'Outlander' Starz Episode 2 Review: Women's Rights Reversal

August 18, 2014 7:46 PM

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'Outlander' Starz Episode 2 Review: Women's Rights Reversal

When watching the second episode (read the "Castle Leoch" episode synopsis first, if needed) of the riveting Outlander series by Starz, it's fascinating to see the carefully-crafted depictions of life in 18th century Scotland. The costuming (by designer Terry Dresbach) intricately shows not only the large volume of clothing that women wore during that time period, but also the lengthy process that a lady endured, daily, in dressing. Dresbach also gives us a glimpse of both work clothes, as the characters go about their daily work in the castle or outdoors, and dressier outfits in the assembly at the Great Hall. It's like an amazing 18th Century fashion show! Under the direction of producer, Ron D. Moore, the set designers illustrate life without electricity through all of the candles and torches that are used for lighting, as well as the food that would've been consumed and the detailed, historically-accurate furnishings that fill the castle. The combination of the very convincing visual selections mentally draw the viewers into the show and help them to feel a fraction of Claire's bewilderment and awe at what she's seeing.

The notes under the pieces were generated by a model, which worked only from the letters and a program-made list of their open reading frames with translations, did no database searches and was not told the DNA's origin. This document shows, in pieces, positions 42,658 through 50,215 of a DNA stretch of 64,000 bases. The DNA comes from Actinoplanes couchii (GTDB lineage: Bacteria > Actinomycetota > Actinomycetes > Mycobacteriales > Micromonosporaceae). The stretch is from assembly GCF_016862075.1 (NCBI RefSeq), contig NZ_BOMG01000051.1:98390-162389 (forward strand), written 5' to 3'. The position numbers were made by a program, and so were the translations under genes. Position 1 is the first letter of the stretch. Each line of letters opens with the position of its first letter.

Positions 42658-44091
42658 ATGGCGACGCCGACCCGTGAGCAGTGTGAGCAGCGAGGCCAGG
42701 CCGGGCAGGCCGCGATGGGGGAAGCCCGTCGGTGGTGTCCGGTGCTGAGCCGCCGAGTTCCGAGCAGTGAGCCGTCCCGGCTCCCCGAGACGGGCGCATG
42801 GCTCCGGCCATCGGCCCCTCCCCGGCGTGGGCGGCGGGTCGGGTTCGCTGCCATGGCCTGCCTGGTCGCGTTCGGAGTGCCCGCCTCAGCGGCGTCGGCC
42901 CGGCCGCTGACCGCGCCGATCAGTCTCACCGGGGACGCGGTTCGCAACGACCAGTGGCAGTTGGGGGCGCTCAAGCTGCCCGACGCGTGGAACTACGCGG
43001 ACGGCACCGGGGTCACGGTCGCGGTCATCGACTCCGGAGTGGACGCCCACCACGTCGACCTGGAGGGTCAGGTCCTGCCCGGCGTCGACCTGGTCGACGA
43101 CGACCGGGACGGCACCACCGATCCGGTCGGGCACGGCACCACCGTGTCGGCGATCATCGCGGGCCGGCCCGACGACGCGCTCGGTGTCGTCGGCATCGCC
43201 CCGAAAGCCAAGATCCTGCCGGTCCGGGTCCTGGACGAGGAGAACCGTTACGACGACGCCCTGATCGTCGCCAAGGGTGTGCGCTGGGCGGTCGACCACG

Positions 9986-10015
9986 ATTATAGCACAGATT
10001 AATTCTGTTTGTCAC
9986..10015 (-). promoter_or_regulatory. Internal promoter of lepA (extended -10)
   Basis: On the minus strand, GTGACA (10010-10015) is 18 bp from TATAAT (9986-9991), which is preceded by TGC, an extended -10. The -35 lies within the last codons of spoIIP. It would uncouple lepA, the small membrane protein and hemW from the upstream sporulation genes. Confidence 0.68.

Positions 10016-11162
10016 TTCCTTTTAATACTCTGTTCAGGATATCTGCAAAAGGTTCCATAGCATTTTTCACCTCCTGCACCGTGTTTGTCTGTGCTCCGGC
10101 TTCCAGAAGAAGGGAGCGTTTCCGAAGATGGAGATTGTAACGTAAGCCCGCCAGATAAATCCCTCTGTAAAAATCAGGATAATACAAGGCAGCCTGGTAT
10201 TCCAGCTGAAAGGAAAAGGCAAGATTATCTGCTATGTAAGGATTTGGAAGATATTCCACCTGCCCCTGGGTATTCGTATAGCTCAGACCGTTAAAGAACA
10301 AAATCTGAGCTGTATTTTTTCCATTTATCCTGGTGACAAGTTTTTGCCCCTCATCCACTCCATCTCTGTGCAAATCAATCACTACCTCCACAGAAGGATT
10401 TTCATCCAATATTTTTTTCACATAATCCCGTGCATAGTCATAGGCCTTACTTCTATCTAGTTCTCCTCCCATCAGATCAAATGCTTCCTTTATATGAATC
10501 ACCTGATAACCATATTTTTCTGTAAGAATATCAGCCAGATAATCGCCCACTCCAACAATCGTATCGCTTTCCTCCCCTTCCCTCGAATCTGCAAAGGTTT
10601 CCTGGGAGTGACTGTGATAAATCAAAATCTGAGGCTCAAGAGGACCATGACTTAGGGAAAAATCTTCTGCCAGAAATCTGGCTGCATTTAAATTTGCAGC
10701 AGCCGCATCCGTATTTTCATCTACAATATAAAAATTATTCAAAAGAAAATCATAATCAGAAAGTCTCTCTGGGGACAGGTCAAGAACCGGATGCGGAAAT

However, the most interesting illustration is the comparison and contrast of Claire to the 18th century women in the show. When Claire arrives at Castle Leoch, her torn white dress from 1945, which the Highlanders all believe is her "shift" or slip, sets her even further apart in similarity from the...

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